German industrial conglomerate Siemens AG (SIE.XE, SI) said Tuesday it expects the company's energy business to account for more than half of its announced goal of cutting six billion euros ($7.8 billion) in costs by 2014.
Siemens expects improvement in productivity to help save up to EUR3.2 billion in its energy business, including positive effects from efficient procurement practices.
From cost-cutting measures only, Siemens aims to save around EUR2.2 billion in its energy business.
By 2014, the company aims to raise the profit margin of the energy business to at least 12%, from 7.8% in fiscal year 2012.
The power transmission unit, a segment of Siemens's energy business, will cut another 800 jobs by 2015, Power Transmission Unit Chief Executive Karlheinz Springer said. The company aims to reduce the number of employees by 8% by 2015, he added. Overall, 1,900 of the unit's 23,500 employees world-wide will be affected.
Power Transmission's production site in Grenoble will be closed, while employee numbers at its German sites in Nuremberg and Berlin will be reduced, Mr. Springer said.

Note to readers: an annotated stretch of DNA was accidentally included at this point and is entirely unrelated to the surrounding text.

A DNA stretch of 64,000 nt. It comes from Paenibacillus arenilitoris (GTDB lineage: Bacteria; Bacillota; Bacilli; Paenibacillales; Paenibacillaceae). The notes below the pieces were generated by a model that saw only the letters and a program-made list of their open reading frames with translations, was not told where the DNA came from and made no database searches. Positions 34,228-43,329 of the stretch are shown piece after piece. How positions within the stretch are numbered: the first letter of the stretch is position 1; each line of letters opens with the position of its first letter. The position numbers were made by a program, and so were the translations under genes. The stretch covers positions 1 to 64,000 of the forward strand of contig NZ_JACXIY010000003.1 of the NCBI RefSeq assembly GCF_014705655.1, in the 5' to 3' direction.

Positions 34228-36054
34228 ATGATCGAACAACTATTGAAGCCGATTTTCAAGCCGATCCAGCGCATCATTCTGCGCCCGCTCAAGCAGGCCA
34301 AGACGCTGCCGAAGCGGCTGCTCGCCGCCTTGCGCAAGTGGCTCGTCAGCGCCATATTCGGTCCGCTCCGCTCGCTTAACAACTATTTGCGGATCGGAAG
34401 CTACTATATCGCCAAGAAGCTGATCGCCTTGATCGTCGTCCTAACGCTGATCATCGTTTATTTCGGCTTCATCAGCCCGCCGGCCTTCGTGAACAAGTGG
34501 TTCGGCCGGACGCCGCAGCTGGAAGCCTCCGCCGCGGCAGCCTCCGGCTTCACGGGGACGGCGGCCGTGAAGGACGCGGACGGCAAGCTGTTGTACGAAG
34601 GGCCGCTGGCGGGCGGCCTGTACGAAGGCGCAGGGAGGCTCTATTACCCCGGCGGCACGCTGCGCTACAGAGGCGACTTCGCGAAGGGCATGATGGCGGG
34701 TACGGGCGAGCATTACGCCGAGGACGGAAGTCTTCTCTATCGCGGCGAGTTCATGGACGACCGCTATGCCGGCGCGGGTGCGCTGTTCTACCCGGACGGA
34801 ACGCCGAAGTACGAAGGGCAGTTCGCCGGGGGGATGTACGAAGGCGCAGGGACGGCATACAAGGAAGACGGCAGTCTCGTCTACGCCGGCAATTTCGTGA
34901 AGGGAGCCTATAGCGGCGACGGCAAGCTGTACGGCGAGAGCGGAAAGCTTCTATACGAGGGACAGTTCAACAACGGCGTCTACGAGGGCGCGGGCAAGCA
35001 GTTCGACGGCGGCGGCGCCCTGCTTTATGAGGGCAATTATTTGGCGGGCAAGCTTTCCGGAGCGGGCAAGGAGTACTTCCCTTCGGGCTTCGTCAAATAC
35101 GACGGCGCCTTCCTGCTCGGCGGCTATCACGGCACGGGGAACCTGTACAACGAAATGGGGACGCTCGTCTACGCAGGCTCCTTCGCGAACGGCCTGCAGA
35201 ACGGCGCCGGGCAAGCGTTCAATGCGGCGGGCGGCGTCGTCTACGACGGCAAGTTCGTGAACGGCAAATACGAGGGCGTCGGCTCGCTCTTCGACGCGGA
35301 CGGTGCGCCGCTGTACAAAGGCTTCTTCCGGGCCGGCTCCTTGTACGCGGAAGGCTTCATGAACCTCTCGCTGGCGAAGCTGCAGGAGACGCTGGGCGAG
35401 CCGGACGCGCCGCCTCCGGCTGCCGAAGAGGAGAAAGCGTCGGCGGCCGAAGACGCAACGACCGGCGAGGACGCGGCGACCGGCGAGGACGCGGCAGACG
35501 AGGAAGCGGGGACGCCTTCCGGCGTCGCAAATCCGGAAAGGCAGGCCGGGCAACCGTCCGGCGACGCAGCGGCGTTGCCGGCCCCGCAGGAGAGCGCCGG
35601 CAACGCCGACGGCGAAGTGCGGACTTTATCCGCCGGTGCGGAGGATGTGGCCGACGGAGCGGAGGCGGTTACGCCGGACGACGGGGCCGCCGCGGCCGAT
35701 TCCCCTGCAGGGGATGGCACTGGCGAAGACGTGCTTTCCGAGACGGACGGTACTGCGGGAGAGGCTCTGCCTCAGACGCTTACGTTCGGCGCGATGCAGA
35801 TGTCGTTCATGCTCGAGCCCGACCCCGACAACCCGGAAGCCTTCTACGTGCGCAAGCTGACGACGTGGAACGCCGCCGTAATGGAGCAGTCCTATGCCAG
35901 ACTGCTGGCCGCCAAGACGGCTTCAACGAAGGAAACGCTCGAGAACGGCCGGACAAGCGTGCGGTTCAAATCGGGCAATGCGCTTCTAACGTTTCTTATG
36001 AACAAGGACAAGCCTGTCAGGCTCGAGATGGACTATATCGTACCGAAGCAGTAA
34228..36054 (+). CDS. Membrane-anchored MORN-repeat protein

However, new jobs will be created in China, India and Mexico, the company said, without providing any details.
Siemens may consider restructuring its product portfolio to cut costs, as well. The company may withdraw from the manufacturing of nonnuclear components used in nuclear power plants, said Michael Suess, a Siemens board member responsible for the energy business.
The company may also re-evaluate its business offering power generation solutions using steam turbines. However, the company doesn't plan "too many" portfolio changes, Mr. Suess said.
Recently, Siemens had announced plans to exit the solar-thermal energy business.
"We are well-placed and will focus on our core business and other lucrative market segments in the next two years," Mr. Suess said at the company's Energy Capital Market Day.
--Tapan Sharma contributed to this article.
Write to Ursula Quass at firstname.lastname@example.org
Corrections & Amplifications
This article was corrected on December 13, 2012 11:36 GMT to clarify that the misstatement that the French site in Grenoble will be closed in the sixth paragraph, when only the production line will be closed, not its other operations there.
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